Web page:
Date of Award


Document Type


Degree Name

Master of Science in Astronautical Engineering


Department of Aeronautics and Astronautics

First Advisor

Joshua Hess, PhD.


An increasingly congested space environment requires real-time and dynamic space situational awareness (SSA) on both domestic and foreign space objects in Earth orbits. Current statistical orbit determination (SOD) techniques are able to estimate and track trajectories for cooperative spacecraft. However, a non-cooperative spacecraft performing unknown maneuvers at unknown times can lead to unexpected changes in the underlying dynamics of classical filtering techniques. Adaptive estimation techniques can be utilized to build a bank of recursive estimators with different hypotheses on a system's dynamics. The current study assesses the use of a multiple model adaptive estimation (MMAE) technique for detecting and characterizing noncooperative spacecraft maneuvers using space-based sensors for spacecraft in close proximity. A series of classical and variable state multiple model frameworks are implemented, tested, and analyzed through maneuver detection scenarios using relative spacecraft orbit dynamics. Variable levels of noise, data availability, and target thrust profiles are used to demonstrate and quantify the performance of the MMAE algorithm using Monte Carlo methods. The current research demonstrates that adaptive estimation techniques are able to handle unknown changes in the dynamics while keeping comparable errors with respect to other classical estimation methods.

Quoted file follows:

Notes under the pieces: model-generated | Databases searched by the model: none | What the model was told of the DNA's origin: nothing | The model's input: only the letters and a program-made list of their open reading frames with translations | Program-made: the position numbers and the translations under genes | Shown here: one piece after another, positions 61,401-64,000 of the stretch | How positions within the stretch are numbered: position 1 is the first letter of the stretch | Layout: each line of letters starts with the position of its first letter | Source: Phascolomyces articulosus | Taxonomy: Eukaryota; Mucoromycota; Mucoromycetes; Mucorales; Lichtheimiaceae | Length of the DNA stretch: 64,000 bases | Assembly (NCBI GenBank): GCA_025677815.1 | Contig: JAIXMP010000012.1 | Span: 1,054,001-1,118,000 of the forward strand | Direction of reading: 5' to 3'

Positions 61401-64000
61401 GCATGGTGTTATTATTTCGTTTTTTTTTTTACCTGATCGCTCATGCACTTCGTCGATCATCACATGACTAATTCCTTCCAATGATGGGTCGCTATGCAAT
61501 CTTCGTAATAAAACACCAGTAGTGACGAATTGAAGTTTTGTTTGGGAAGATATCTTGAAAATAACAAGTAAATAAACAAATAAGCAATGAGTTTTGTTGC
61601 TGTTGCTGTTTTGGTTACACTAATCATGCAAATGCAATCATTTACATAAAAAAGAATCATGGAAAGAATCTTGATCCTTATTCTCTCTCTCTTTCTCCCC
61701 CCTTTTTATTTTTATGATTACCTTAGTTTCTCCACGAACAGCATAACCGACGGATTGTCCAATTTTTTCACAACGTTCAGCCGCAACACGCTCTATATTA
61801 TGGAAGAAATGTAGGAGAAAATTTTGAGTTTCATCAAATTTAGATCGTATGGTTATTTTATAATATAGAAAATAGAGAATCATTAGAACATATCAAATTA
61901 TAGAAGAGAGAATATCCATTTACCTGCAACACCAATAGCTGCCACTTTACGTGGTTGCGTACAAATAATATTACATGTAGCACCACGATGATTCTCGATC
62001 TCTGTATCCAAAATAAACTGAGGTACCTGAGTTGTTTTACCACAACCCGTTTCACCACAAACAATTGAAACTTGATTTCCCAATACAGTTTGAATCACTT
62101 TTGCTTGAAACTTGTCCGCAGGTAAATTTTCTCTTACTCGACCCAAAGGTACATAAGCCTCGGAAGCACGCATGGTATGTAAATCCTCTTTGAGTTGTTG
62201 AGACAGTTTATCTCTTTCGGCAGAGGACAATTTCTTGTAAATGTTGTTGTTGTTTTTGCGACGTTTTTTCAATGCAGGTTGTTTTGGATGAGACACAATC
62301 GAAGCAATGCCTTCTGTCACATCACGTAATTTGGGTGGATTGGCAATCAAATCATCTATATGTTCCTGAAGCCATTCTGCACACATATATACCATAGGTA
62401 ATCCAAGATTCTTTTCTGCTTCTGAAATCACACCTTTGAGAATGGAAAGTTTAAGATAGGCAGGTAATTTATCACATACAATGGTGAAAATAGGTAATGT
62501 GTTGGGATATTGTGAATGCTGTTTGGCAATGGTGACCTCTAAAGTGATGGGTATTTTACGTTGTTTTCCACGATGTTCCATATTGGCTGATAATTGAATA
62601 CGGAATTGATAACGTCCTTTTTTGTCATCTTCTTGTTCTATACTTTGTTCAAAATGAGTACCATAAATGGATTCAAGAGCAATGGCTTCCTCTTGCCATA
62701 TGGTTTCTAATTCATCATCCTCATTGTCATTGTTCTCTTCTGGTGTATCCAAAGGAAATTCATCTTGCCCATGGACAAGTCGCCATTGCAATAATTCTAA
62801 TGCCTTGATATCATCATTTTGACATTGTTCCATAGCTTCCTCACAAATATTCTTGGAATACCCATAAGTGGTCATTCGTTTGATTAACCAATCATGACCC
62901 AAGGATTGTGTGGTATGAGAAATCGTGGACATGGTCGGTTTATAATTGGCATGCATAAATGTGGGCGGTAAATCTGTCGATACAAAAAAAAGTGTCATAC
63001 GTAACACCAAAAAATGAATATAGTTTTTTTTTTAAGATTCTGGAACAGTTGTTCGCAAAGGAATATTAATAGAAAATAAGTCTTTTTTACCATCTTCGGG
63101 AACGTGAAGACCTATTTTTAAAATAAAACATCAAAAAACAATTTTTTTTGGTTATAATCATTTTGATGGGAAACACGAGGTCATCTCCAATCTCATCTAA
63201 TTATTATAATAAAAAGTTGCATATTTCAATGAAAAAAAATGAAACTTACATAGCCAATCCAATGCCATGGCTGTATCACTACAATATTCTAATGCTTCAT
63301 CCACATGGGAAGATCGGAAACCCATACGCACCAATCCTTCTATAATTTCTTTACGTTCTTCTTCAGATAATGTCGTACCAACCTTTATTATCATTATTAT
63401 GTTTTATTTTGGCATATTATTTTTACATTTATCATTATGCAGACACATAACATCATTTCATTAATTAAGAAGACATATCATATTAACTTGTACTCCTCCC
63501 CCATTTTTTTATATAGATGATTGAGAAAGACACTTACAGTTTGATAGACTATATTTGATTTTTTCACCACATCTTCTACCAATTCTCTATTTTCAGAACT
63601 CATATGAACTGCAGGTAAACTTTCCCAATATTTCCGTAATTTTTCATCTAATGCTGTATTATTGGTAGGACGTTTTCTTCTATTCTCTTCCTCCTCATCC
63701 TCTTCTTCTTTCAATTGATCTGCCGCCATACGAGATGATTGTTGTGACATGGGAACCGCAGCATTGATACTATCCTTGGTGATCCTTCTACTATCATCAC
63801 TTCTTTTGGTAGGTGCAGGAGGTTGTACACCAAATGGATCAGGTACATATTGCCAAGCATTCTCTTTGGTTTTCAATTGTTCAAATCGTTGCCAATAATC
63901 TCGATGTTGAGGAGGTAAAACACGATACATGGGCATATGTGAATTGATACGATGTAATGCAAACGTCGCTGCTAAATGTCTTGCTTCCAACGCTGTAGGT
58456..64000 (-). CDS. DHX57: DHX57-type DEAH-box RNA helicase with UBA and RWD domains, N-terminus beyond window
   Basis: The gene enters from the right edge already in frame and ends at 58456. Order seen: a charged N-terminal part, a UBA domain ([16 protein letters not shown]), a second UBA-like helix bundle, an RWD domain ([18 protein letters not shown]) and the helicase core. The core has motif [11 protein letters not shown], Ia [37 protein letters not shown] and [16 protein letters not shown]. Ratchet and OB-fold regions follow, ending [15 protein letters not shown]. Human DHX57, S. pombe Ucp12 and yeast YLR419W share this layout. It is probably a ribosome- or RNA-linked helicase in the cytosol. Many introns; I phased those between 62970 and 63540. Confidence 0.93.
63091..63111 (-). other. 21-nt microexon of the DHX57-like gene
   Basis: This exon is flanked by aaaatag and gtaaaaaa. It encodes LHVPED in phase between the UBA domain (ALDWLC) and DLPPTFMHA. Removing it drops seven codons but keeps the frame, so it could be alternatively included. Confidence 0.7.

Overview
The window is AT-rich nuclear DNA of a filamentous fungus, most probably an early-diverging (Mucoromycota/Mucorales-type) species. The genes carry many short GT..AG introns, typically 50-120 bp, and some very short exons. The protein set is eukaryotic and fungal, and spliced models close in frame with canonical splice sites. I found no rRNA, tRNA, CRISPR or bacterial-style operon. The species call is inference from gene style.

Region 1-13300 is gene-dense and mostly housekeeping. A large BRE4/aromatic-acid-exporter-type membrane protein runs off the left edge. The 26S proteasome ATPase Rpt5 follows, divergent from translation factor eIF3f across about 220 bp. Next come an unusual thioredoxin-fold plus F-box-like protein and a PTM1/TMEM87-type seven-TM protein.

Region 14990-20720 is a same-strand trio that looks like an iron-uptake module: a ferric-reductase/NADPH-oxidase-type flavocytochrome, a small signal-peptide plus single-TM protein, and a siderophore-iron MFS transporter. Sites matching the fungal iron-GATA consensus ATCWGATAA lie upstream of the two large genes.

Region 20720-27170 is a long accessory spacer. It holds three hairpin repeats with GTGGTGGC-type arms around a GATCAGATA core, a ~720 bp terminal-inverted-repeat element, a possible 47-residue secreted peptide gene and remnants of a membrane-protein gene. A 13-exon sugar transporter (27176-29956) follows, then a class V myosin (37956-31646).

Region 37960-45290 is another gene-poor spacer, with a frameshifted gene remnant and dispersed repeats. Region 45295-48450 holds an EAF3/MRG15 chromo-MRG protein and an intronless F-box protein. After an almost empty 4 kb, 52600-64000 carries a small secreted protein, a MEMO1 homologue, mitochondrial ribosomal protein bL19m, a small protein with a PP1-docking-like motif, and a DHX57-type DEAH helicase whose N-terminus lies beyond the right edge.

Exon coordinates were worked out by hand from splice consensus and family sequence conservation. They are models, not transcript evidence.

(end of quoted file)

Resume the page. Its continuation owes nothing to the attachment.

AFIT Designator


DTIC Accession Number